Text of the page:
What lies behind this new strategy? According to Chinese Premier Li Keqiang, city residents spend more than rural residents on services such as schools, healthcare, leisure and financial advice. This spending would help boost the country’s services sector and reduce the economy’s dependence on exports. Premier Li also cited the reality that the services sector is “capable of absorbing the largest number of new employees and is an important driving force behind scientific and technological innovation.” In a nutshell, the plan is to bring rural citizens to where their children can obtain better educations, health care and training that will make the future Chinese labor force more skilled and productive, able to compete on an international scale rather than to be limited to competing only based on low cost labor and manufacturing capacity.
200 Chinese cities, each with more than a million people: got coal?

US coal industry is watching and acting

Saudi Arabia Looking To Renewable Energy

Bloomberg is reporting.

This is a huge story with several story lines. I don't have time to post a full note, but hopefully I will remember to do that later this week.

The lede:
Saudi Arabia started a program to assess its potential for generating renewable energy, part of an effort to lure $109 billion for building a solar industry that will free up more of its crude oil for export.  
If one checks the tag at the bottom of the page, "Saudi Perspective" and searches "Saudi" on the blog, one will see where I'm going with this.

A "thank you" to Don for sending this story as well as several others already this morning.

A Note To The Granddaughters

A Note To The Granddaughters

I left the Dallas area last evening about 7:00 p.m. -- getting lost only once due to construction.

I crossed the New Mexico state line earlier this morning. I stopped for cat naps along the way over night.

The huge red rubber ball -- the sun -- is incredible as it sets over west Texas, and then again, as it rises over east New Mexico. It's really incredible. It is huge. It looks like it "is right there" -- close enough to drive to. It is amazing that from another spot in the Milky Way, the sun would be just another star. It's just amazing to think of the energy that is being generated. Talk about solar warming.

As I mentioned before, McDonald's has free wi-fi but no outlets; Starbucks has both but not as easily found.

I stopped at a McDonald's a few miles back but the line was very, very long -- a bus had just pulled in and it appeared all 40 travelers were getting breakfast. So I posted a short note and moved on.

This is incredible! A McDonald's with both free wi-fi and an outlet. One outlet. Someone else had discovered it; they looked like regulars but by the time I got my coffee, they had left. So, free wi-fi, and a chance to recharge the computer. Don't tell anyone, but it's the Santa Rose, NM, McDonald's off I-40. If corporate headquarters finds out, the local operator will get a note to remove the outlet. I think I will leave an extension cord with six outlets so that more people can access it -- LOL.

And a nice break.

It's supposed to be a bit cooler than the seasonal "normal" in this area -- in the Amarillo area it will only reach the low 80's. I don't know the forecast for Albuquerque.

A couple weeks ago I showed Arianna how to skip rocks when we walking around Walden Pond, Concord, Massachusetts. Lo and behold, there's a front page article in today's WSJ on skipping stones: in competitive stone-skipping circles, a rocky debate:
Among competitive stone-skippers, nothing makes ripples like a disagreement about regulation rocks.
The latest dispute in this sport for people who skim small stones across water is over imports used in competition.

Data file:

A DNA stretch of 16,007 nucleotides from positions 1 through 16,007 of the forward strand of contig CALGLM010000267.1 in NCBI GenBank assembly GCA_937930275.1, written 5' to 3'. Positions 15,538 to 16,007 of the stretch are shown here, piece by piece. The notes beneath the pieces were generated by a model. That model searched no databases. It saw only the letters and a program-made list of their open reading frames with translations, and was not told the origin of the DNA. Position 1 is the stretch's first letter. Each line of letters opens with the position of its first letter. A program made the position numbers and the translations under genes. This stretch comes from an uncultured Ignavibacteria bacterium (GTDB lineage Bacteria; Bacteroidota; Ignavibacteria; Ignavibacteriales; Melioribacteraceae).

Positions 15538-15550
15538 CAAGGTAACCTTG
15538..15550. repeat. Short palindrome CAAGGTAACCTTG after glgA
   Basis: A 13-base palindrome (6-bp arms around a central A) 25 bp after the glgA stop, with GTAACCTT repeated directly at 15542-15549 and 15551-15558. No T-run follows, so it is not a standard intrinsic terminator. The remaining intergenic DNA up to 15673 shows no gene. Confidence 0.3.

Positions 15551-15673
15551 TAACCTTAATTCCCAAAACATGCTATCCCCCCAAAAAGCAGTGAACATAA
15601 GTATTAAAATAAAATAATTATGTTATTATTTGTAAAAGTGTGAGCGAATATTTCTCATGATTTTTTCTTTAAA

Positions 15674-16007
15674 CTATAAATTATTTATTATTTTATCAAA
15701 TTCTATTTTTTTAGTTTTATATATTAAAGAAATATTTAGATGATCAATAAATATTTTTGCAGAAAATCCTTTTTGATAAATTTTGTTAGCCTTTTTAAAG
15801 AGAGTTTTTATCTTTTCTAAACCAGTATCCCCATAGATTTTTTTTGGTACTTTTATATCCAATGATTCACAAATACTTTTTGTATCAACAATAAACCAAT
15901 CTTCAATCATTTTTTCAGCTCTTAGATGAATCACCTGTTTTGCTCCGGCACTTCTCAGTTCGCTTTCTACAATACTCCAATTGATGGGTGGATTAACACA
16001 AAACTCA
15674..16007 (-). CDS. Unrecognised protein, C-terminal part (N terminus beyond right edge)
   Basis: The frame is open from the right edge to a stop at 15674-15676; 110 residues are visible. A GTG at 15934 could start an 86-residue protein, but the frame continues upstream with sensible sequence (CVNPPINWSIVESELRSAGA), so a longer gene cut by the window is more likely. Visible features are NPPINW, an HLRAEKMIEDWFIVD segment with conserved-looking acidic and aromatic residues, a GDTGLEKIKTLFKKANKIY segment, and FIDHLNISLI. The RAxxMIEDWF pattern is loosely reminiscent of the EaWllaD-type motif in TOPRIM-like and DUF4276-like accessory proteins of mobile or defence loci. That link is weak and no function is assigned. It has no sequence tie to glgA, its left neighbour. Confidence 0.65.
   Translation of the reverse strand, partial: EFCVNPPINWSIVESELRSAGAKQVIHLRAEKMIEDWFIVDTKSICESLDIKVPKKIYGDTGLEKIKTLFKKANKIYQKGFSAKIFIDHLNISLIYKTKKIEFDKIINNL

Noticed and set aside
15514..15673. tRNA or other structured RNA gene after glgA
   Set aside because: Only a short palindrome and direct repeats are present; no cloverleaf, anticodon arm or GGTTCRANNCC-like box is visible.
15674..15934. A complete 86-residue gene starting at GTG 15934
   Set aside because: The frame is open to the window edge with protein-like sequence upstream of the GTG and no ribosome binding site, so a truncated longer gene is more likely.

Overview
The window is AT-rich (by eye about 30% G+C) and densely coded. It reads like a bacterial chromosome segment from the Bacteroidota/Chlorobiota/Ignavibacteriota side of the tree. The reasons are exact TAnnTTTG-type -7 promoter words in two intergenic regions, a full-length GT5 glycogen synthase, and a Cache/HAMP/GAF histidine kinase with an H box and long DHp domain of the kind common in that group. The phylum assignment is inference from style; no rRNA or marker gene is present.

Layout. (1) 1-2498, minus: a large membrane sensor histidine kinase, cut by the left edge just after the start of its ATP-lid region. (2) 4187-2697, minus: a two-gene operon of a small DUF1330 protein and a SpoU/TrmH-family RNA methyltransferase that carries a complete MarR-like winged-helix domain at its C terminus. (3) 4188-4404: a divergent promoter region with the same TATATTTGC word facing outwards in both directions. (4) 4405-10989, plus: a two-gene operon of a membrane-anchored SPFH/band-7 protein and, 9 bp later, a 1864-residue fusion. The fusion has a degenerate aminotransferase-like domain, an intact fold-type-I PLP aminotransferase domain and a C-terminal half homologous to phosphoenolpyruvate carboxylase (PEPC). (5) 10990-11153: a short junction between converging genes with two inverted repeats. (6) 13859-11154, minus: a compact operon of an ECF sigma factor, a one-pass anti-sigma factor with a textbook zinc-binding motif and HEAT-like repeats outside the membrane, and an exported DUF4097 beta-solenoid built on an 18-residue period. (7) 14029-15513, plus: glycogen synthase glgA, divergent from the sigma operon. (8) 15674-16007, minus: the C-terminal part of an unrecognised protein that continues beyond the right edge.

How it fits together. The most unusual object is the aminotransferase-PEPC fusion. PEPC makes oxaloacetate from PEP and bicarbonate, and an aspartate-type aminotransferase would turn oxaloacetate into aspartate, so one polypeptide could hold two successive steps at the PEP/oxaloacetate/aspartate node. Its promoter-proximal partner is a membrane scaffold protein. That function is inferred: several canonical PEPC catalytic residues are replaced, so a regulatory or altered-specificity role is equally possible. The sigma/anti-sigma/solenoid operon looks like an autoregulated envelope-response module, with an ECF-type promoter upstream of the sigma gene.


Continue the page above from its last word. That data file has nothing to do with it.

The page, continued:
At the Mackinac Island Stone Skipping & Gerplunking Club championships, some believe participants are supposed to source their equipment from the pebble-lined beaches of this Lake Huron island.
But there is growing concern that some competitors in America's oldest stone-skipping competition this July 4 are bringing rocks from other places that offer an unfair advantage.
Enforcing a ban on imports "would really level the playing the field," says John "Skippy" Kolar, the 55-year-old chairman of the club, who calls himself a stone "purist."
Importing stones "renders a disadvantage to the local people," he says. There is also an environmental concern: "You may be bringing in an unwanted traveler that exists on that stone that would do something drastic in the Great Lakes." 
The WSJ even has a video of stone-skipping. I'm impressed.

For reading I brought along several books, including John Steinbeck's The Log From The Sea of Cortez. I read it slowly. It's a great book. Young readers should be introduced to it before reading his other more famous works. One does not have to read the entire book: the introduction, the notes, and a couple of chapters, that would be enough.


Some observations on the trip so far:

Not much traffic. Not even very many trucks. I'm on I-40 now, having picked it up in Amarillo. The trucks are driving much more slowly than I would expect. Maybe their speed limit is different than that for automobiles (75).

The most-often-seen branded truck: Fed-Ex -- two so far. No Wal-Mart trucks. One USPS truck and that one was trailing the FedEx truck.

As pretty as the Appalachian Mountains were, I really enjoy the flatness and desolate landscape of Texas and New Mexico a whole lot more -- probably reminds me of North Dakota a bit more.

One of the highlights of the trip last night was to see a couple of BNSF trains just west of Ft Worth. Warren Buffett really, really lucked into a great deal when he bought that railroad.

Oh, and another highlight: I saw NASCAR's Texas Motor Speedway, just about the same time I saw the BNSF trains. They are widening the highway from a divided four-lane highway to what appears a 12-lane divided highway leading into the motor speedway. Just joking. They are enlarging the roads there significantly, but probably not 12 lanes. That's high on my list: to see a live race, probably a Saturday race which must be a whole more inexpensive and a whole lot less busy.

Tuesday Morning News And Lnks

Active rigs:  191 (up nicely)

RBN Energy: second in a series on The Permian. Takeaway capacity.

Minimal blogging for next two days. Driving from Dallas to Los Angeles. Just across the New Mexico state line.


One one new permit:
  • 25892, loc, BR, Blue Ridge 41-20MBH ULW, 
Seven (7) producing wells were completed:
  • 22512, 1,848, Statoil, Lonnie 15-22 2TFH, Ragged Butte, t5/13; cum --
  • 22668, 1,436, MRO, Diamond A 41-28H, Bailey, t5/13; cum 12K 5/13;
  • 22715, 761, Statoil, D D 26-35 2TFH, Squires, t5/13; cum --
  • 23243, 645, CLR, Addyson 3-23H, Brooklyn, 4-section spacing, t4/13; cum 19K 5/13;
  • 23543, 2,772, Statoil, Albert B. 27-34 5H, Nameless, t5/13; cum --
  • 23857, 583, CLR, Salo 6-35H, Hamlet, 4-section spacing; t6/13; cum --
  • 23858, 566, CLR, Salo 5-35H, Hamlet, 4-section spacing; t6/13; cum --